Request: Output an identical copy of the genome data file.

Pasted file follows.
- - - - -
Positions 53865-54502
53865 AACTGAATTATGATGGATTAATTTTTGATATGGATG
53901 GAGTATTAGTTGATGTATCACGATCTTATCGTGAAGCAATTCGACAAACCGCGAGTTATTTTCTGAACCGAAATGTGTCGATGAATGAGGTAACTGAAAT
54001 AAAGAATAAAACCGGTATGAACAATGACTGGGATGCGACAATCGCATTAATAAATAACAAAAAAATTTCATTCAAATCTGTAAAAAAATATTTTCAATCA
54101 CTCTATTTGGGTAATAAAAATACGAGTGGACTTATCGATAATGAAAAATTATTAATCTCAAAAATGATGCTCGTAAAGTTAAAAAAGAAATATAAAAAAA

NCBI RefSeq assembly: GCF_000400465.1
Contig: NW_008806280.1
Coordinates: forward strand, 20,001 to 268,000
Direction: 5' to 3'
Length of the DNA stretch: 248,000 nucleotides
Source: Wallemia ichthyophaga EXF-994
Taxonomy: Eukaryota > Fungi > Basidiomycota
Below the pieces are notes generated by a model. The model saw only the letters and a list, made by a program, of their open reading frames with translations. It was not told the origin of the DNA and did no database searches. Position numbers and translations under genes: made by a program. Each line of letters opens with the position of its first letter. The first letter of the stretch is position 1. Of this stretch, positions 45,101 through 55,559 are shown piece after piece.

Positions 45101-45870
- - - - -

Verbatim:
Positions 53865-54502
53865 AACTGAATTATGATGGATTAATTTTTGATATGGATG
53901 GAGTATTAGTTGATGTATCACGATCTTATCGTGAAGCAATTCGACAAACCGCGAGTTATTTTCTGAACCGAAATGTGTCGATGAATGAGGTAACTGAAAT
54001 AAAGAATAAAACCGGTATGAACAATGACTGGGATGCGACAATCGCATTAATAAATAACAAAAAAATTTCATTCAAATCTGTAAAAAAATATTTTCAATCA
54101 CTCTATTTGGGTAATAAAAATACGAGTGGACTTATCGATAATGAAAAATTATTAATCTCAAAAATGATGCTCGTAAAGTTAAAAAAGAAATATAAAAAAA

NCBI RefSeq assembly: GCF_000400465.1
Contig: NW_008806280.1
Coordinates: forward strand, 20,001 to 268,000
Direction: 5' to 3'
Length of the DNA stretch: 248,000 nucleotides
Source: Wallemia ichthyophaga EXF-994
Taxonomy: Eukaryota > Fungi > Basidiomycota
Below the pieces are notes generated by a model. The model saw only the letters and a list, made by a program, of their open reading frames with translations. It was not told the origin of the DNA and did no database searches. Position numbers and translations under genes: made by a program. Each line of letters opens with the position of its first letter. The first letter of the stretch is position 1. Of this stretch, positions 45,101 through 55,559 are shown piece after piece.

Positions 45101-45870